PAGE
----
Can Shoulder Arthroscopy Work?   

 

The CSAW Trial (funded by Arthritis Research UK) is a multi-centre randomised controlled trial (RCT). The primary objective of the study is to determine whether the commonly used arthroscopic sub-acromial decompression surgery is an effective treatment for patients with sub-acromial shoulder pain (impingement). The study comparisons include surgical and non-surgical approaches to treating sub-acromial shoulder pain. 

 

 

Arthritis Research UK ref: 19707

 

Painful shoulders pose a significant socio-economic burden with sub-acromial shoulder pain being the most frequent cause of shoulder problems in the general population. It is known that a high proportion of patients with sub-acromial shoulder pain will respond well to conservative treatment alone. For patients who have symptoms resistant to conservative measures arthroscopic sub-acromial decompression surgery (ASAD) is the most commonly performed surgical intervention.

ASAD has been used in the treatment of sub-acromial shoulder pain for over 35 years and the number of procedures performed has significantly increased over time. A fact made remarkable by the absence of any compelling or concrete evidence in support of the procedure. Various studies have been performed but there has not been a randomised controlled trial performed on patients with sub-acromial shoulder pain that shows ASAD to be more effective than simply inserting the arthroscope or doing nothing at all. The NHS Database of Uncertainties about the Effects of Treatment (DUETs) confirms this lack of evidence. They highlight the low level of evidence available and the high susceptibility of bias which exists in some publications on the topic. Therefore, we remain ignorant to the mode of action for any potential therapeutic effect. CSAW aims to test all three treatment options satisfactorily.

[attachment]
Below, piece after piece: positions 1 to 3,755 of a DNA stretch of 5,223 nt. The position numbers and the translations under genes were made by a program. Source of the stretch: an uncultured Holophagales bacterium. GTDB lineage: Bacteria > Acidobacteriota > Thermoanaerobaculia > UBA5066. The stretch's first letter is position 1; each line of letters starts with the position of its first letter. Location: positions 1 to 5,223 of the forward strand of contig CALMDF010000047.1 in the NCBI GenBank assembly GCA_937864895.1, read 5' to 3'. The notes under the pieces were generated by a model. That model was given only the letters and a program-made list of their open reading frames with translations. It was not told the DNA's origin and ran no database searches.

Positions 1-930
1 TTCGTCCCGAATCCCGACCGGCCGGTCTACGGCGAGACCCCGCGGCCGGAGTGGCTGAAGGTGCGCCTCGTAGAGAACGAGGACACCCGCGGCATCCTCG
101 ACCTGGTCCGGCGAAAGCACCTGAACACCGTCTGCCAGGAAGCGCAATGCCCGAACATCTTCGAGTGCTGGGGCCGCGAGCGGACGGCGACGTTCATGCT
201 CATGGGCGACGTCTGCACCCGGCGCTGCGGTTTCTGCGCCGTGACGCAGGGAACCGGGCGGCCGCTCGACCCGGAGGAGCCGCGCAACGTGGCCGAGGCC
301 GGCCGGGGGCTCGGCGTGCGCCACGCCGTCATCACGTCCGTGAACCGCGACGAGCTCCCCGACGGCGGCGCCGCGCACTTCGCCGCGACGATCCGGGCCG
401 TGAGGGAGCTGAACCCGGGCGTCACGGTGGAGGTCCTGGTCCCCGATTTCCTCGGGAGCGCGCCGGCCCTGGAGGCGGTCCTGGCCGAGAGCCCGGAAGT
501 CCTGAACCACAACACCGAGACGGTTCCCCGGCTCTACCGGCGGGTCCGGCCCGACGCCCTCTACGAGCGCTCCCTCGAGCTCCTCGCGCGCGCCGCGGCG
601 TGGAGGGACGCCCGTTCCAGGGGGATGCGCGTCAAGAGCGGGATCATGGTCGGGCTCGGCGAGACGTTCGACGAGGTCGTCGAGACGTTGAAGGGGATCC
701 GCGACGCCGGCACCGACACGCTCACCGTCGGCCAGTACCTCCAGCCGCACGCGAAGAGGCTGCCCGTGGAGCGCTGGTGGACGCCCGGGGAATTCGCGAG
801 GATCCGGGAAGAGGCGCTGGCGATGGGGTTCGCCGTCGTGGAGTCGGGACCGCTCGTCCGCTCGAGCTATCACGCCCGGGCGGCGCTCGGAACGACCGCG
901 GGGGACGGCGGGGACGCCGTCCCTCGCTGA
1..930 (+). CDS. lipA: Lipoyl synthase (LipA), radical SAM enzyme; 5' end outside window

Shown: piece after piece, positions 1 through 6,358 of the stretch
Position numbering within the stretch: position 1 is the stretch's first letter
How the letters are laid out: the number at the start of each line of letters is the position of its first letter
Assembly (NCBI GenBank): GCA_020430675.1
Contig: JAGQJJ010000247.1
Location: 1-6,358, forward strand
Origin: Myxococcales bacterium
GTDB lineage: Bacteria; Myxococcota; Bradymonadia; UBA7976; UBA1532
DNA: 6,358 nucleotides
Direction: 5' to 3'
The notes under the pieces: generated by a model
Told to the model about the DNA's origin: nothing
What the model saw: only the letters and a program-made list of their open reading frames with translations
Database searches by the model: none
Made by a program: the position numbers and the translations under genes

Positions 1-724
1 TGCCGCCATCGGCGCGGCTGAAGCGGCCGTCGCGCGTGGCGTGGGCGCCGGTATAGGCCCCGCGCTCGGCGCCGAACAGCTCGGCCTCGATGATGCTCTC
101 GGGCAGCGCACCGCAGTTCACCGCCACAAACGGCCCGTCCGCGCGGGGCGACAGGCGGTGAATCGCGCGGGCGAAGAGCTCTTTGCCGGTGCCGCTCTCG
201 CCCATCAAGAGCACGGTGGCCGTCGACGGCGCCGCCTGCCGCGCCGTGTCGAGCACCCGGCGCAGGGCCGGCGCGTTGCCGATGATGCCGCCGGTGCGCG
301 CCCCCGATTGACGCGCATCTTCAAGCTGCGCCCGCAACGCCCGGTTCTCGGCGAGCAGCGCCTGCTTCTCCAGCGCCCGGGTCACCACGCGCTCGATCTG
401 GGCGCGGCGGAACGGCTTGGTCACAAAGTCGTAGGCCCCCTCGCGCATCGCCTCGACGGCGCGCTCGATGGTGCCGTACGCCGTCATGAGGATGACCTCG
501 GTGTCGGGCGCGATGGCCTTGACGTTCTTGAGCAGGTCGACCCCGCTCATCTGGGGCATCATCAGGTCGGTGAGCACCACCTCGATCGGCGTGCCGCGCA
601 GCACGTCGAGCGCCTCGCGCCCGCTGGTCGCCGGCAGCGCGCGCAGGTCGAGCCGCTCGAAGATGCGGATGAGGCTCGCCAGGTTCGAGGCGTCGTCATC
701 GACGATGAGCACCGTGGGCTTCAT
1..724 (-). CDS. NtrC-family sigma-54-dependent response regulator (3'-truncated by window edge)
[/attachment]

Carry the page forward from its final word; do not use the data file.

Design

CSAW is an RCT with a pragmatic design that compares non-operative Active Monitoring with Specialist Reassessment (AMSR) to surgical management (ASAD) a comparison of shoulder arthroscopy only (AO) and ASAD will also be made.

Primary outcome measure: Oxford Shoulder Score (OSS) at 6 months.

Secondary outcome measures: OSS at 12 months, PainDETECT, EQ-5D, Constant Murley Shoulder Score, Quantitative Sensory Testing, Complications, Treatment expectations, Patient Satisfaction, HADS and perceived disability.

 

Study Participants and Recruitment

Eligible patients will be recruited by their consultant orthopaedic shoulder surgeon in collaboration with the local CSAW research team. CSAW aims to recruit 300 patients in total over a two year period from more than 20 UK centres. There is a follow up period of 12 months.

Patients will be eligible if they are 75 years or under with a diagnosis of sub-acromial pain (tendinopathy and partial tear only). Required criteria are that pain has been present for at least 3 months, the patient has failed a conservative management programme (physiotherapy and at least one cortisone injection) and they are eligible for arthroscopic surgery. The patient must not meet any of the exclusion criteria.

 

Who is running CSAW?

The Nuffield Department of Orthopaedics, Rheumatology and Musculoskeletal Sciences (NDORMS) coordinate the study.

Co-Chief Investigators: Professors David Beard and Andrew Carr.

Lead Investigator: Mr Jonathan Rees

Trial Manager: Mrs Cushla Cooper

Trial Coordinator: Miss Naomi Cummings

For more information please visit the NDORMS website www.ndorms.ox.ac.uk or contact the team at csaw@ndorms.ox.ac.uk

 

CSAW Principal Investigators (August 2013)

Dan Rossouw, Cheryl Baldwick, Socrates Kalogrianitis, Bambos Charalambous, Tim Matthews, Steven Drew, Sohail Butt, Colin Senior, David Burton, Julie McBirnie, Vipul Patel, Philip Rosell, Rohit Kulkarni, Amitabh Dwyer, Chris Roberts, Lucy Dennell, Jim Gray, Bijayendra Singh, David Gidden, Peter Hallam, Cormac Kelly, Chris Little, Mark Brinsden, Harry Brownlow, Philip Ahrens, David Woods, Veronica Conboy, Matt Stanislas, Soren Sjolin, David Robinson, Geoffrey Taylor, Andrew Chambler.

 

                                        

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